When ace reporter Michael Isikoff had the scoop of the decade, a thoroughly sourced story about the president of the United States having an affair with an intern and then pressuring her to lie about it under oath, Newsweek decided not to run the story. Matt Drudge scooped Newsweek, followed by The Washington Post.
When Isikoff had a detailed account of Kathleen Willey's nasty sexual encounter with the president in the Oval Office, backed up with eyewitness and documentary evidence, Newsweek decided not to run it. Again, Matt Drudge got the story.
When Isikoff was the first with detailed reporting on Paula Jones' accusations against a sitting president, Isikoff's then-employer The Washington Post -- which owns Newsweek -- decided not to run it. The American Spectator got the story, followed by the Los Angeles Times.
So apparently it's possible for Michael Isikoff to have a story that actually is true, but for his editors not to run it.
Why no pause for reflection when Isikoff had a story about American interrogators at Guantanamo flushing the Quran down the toilet? Why not sit on this story for, say, even half as long as NBC News sat on Lisa Meyers' highly credible account of Bill Clinton raping Juanita Broaddrick?
Newsweek seems to have very different responses to the same reporter's scoops. Who's deciding which of Isikoff's stories to run and which to hold? I note that the ones that Matt Drudge runs have turned out to be more accurate -- and interesting! -- than the ones Newsweek runs. Maybe Newsweek should start running everything past Matt Drudge.
Somehow Newsweek missed the story a few weeks ago about Saudi Arabia arresting 40 Christians for "trying to spread their poisonous religious beliefs." But give the American media a story about American interrogators defacing the Quran, and journalists are so appalled there's no time for fact-checking -- before they dash off to see the latest exhibition of "Piss Christ."
Assistant Managing Editor Evan Thomas justified Newsweek's decision to run the incendiary anti-U.S. story about the Quran, saying that "similar reports from released detainees" had already run in the foreign press -- "and in the Arab news agency al-Jazeera."
Is there an adult on the editorial board of Newsweek? Al-Jazeera also broadcast a TV miniseries last year based on the "Protocols of the Elders Of Zion." (I didn't see it, but I hear James Brolin was great!) Al-Jazeera has run programs on the intriguing question, "Is Zionism worse than Nazism?" (Take a wild guess where the consensus was on this one.) It runs viewer comments about Jews being descended from pigs and apes. How about that for a Newsweek cover story, Evan? You're covered -- al-Jazeera has already run similar reports!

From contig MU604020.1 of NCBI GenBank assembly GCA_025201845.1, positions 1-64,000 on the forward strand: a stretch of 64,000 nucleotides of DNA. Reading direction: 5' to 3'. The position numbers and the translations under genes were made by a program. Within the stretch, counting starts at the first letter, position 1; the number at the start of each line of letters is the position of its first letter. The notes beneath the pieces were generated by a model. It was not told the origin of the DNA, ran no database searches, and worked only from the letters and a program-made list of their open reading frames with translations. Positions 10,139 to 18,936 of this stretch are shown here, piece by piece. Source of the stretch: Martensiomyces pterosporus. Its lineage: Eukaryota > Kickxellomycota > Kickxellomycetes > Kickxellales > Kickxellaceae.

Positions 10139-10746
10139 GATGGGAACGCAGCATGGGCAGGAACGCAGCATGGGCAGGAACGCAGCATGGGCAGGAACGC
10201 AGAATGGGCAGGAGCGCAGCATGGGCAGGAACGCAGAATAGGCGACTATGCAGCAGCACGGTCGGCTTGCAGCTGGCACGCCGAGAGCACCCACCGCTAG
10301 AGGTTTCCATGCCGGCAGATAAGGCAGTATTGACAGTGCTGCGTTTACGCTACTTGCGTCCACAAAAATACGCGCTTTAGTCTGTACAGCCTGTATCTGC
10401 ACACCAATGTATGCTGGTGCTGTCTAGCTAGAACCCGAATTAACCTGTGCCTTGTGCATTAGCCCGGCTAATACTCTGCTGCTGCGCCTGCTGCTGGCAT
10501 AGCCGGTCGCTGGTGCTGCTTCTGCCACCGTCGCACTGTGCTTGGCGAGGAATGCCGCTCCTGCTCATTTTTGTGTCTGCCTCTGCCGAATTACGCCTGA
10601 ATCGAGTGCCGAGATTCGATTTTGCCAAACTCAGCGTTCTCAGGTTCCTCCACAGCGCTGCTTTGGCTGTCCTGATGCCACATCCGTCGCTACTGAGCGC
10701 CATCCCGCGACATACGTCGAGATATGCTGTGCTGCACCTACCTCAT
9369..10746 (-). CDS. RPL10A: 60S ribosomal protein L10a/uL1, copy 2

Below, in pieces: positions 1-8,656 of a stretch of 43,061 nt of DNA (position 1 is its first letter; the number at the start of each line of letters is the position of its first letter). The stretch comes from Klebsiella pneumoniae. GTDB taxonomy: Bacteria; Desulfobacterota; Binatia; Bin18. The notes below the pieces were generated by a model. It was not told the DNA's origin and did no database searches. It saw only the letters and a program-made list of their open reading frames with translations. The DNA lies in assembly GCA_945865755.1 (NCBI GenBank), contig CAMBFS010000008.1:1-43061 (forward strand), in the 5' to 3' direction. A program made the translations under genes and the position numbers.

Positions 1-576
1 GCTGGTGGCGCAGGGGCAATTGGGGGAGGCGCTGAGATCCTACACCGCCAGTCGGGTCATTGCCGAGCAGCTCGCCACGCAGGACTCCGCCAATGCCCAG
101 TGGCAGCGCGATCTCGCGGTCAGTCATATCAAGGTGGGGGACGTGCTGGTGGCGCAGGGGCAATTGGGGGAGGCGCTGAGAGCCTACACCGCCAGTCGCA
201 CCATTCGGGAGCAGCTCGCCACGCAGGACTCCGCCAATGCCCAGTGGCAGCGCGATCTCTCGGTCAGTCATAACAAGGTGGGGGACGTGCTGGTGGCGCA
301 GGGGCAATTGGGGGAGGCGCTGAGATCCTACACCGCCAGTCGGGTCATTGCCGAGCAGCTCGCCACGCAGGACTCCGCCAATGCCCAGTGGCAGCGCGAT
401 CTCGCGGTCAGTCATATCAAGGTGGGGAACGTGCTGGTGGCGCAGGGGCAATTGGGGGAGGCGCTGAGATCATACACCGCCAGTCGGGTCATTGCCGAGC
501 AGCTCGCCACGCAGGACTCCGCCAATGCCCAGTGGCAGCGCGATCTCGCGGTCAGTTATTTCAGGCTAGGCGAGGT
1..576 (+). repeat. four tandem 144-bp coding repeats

Ironically, among the reasons Newsweek gave for killing Isikoff's Lewinsky bombshell was that Evan Thomas was worried someone might get hurt. It seems that Lewinsky could be heard on tape saying that if the story came out, "I'll (expletive) kill myself."
But Newsweek couldn't wait a moment to run a story that predictably ginned up Islamic savages into murderous riots in Afghanistan, leaving hundreds injured and 16 dead. Who could have seen that coming? These are people who stone rape victims to death because the family "honor" has been violated and who fly planes into American skyscrapers because -- wait, why did they do that again?
Come to think of it, I'm not sure it's entirely fair to hold Newsweek responsible for inciting violence among people who view ancient Buddhist statues as outrageous provocation -- though I was really looking forward to finally agreeing with Islamic loonies about something. (Bumper sticker idea for liberals: News magazines don't kill people, Muslims do.) But then I wouldn't have sat on the story of the decade because of the empty threats of a drama queen gas-bagging with her friend on the telephone between spoonfuls of Haagen-Dazs.
No matter how I look at it, I can't grasp the editorial judgment that kills Isikoff's stories about a sitting president molesting the help and obstructing justice, while running Isikoff's not particularly newsworthy (or well-sourced) story about Americans desecrating a Quran at Guantanamo.
Even if it were true, why not sit on it? There are a lot of reasons the media withhold even true facts from readers. These include:
- A drama queen nitwit exclaimed she'd kill herself. (Evan Thomas' reason for holding the Lewinsky story.)
- The need for "more independent reporting." (Newsweek President Richard Smith explaining why Newsweek sat on the Lewinsky story even though the magazine had Lewinsky on tape describing the affair.)
- "We were in Havana." (ABC president David Westin explaining why "Nightline" held the Lewinsky story.)
- Unavailable for comment. (Michael Oreskes, New York Times Washington bureau chief, in response to why, the day The Washington Post ran the Lewinsky story, the Times ran a staged photo of Clinton meeting with the Israeli president on its front page.)
- Protecting the privacy of an alleged rape victim even when the accusation turns out to be false.
- Protecting an accused rapist even when the accusation turns out to be true if the perp is a Democratic president most journalists voted for.
- Protecting a reporter's source.
How about the media adding to the list of reasons not to run a news item: "Protecting the national interest"? If journalists don't like the ring of that, how about this one: "Protecting ourselves before the American people rise up and lynch us for our relentless anti-American stories."